The misclassification law in California, also known as Assembly Bill 5 (AB5), was enacted on January 1, 2020.
The purpose of AB5 is to crack down on worker misclassification by making it harder for employers to classify workers as independent contractors instead of employees.
Below, the California employment lawyers at Workplace Rights Law Group will discuss what the California law is for worker misclassification. If you have any questions, please contact us today.
What Is Worker Misclassification?
Worker misclassification is when an employer wrongfully classifies a worker as an independent contractor instead of an employee.
Independent contractors are not entitled to the same benefits and protections as employees, so this misclassification often results in workers receiving less pay than they are entitled to.
It can also result in the loss of benefits usually available to employees.
What Does the California Misclassification Law Do?
The misclassification law in California makes it harder for employers to misclassify workers as independent contractors by codifying the California Supreme Court’s decision in Dynamex Operations West, Inc. v. Superior Court of Los Angeles.
This decision established a three-part test, known as the “ABC” test, to determine whether a worker is an employee or an independent contractor.
Under the ABC test, a worker is an employee unless the employer can establish all three of the following:
- The worker is free from the control and direction of the hiring entity in connection with the performance of the work, both under the contract for the performance of the work and, in fact;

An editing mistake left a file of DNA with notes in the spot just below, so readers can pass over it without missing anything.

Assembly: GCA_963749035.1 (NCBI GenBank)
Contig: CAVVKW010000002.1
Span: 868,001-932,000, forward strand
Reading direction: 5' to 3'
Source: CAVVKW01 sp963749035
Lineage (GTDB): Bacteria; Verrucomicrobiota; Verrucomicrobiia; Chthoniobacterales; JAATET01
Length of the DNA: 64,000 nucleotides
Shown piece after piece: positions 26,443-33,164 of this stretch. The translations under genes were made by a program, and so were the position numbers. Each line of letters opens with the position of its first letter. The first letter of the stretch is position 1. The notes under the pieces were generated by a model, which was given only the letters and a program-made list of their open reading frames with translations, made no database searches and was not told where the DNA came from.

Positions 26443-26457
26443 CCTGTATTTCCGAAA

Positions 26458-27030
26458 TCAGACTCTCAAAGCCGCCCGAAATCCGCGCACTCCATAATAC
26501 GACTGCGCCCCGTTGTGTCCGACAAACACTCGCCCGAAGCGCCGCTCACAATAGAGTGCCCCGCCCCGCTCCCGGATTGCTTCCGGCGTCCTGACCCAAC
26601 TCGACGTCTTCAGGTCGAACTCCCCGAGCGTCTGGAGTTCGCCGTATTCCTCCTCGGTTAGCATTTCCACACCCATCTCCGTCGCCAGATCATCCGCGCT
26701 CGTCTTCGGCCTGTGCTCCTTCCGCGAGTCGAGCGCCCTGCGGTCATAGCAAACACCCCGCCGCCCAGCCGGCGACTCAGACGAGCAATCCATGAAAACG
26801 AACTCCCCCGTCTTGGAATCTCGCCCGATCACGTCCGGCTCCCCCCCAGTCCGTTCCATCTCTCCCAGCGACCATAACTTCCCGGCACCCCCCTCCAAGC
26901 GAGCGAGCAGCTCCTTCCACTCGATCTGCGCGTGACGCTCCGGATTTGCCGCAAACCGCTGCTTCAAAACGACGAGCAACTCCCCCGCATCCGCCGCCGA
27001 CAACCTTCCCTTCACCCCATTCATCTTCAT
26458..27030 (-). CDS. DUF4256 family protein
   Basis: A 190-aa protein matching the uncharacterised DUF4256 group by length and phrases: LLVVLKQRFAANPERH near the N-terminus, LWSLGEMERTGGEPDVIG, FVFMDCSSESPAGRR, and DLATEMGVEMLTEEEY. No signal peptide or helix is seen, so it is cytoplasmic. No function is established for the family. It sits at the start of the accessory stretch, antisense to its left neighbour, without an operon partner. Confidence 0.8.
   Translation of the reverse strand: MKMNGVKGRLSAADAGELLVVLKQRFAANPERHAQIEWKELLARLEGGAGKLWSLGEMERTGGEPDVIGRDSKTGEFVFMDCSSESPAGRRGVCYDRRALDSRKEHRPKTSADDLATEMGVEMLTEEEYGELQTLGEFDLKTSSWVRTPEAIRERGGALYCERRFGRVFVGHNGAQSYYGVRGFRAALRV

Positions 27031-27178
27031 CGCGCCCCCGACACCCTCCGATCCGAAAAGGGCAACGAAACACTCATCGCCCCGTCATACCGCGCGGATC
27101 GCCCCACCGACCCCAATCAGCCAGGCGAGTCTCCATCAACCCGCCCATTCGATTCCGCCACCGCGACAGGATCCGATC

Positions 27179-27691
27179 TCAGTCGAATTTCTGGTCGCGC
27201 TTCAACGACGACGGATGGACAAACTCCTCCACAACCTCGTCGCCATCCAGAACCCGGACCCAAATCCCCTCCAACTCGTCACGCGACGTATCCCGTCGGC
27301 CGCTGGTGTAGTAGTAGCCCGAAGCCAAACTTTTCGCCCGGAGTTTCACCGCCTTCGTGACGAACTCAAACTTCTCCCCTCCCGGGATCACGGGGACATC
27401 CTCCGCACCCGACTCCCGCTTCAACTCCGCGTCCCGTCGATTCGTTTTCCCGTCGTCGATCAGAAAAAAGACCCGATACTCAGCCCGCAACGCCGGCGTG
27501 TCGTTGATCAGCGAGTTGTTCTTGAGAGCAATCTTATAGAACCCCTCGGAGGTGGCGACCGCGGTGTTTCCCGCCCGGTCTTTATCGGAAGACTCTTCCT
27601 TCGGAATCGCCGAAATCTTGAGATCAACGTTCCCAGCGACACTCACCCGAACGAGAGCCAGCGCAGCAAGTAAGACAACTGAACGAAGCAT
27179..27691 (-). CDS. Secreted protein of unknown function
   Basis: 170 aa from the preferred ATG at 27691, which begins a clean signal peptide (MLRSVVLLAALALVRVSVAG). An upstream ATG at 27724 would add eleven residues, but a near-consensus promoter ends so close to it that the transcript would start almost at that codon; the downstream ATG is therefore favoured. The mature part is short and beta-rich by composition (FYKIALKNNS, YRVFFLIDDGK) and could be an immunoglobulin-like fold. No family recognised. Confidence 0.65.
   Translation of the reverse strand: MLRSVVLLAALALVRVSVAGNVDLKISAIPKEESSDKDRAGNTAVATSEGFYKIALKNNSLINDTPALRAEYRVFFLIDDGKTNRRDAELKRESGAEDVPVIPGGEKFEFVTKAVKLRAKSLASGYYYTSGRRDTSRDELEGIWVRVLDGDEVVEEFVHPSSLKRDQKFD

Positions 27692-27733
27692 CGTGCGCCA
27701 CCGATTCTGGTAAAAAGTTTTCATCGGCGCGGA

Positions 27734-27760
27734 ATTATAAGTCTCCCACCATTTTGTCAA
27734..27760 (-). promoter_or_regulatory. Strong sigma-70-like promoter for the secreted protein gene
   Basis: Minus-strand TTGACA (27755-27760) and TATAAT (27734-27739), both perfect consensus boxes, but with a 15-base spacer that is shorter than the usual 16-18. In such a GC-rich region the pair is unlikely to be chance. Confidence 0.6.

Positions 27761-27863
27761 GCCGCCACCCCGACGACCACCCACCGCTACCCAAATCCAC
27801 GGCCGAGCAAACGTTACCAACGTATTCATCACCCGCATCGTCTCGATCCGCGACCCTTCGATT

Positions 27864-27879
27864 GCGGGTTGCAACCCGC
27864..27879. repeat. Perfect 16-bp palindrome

- The worker performs work that is outside the usual course of the hiring entity’s business; and
- The worker is customarily engaged in an independently established trade, occupation, or business of the same nature as the work performed.
If the employer cannot satisfy all three prongs, the worker must be classified as an employee.
AB5 also ensures that all persons classified as employees are entitled to minimum wage, overtime pay, workers’ compensation, and other benefits.
Additionally, when an employer misclassifies an employee as an independent contractor, the employee may be able to file a lawsuit against the employer for unpaid wages and other damages.
What Should I Do If I Believe My Employer Misclassified Me?
If you think your employer misclassified you as an independent contractor, consult an experienced employment law attorney to discuss your rights and options.
An attorney can review your situation and help you determine if you are entitled to compensation.
In addition, you may be able to file a complaint with the California Labor Commissioner’s Office or the U.S. Department of Labor’s Wage and Hour Division.
These agencies can also investigate your complaint and help you recover unpaid wages or other benefits.
Workplace Rights Law Group Can Help
At Workplace Rights Law Group, we provide Southern California employees with the one-on-one personalized attention they deserve.
We offer the same aggressive representation larger law firms provide without sacrificing quality, integrity, or work ethic.
If you have employment law questions or concerns, call us at 818-293-5874.
Our compassionate advocates have nearly 75 years of combined work experience and will put it to use to achieve the justice you’re entitled to.
We offer free case reviews and can assist you in deciding the best course of action for your unique workplace situation.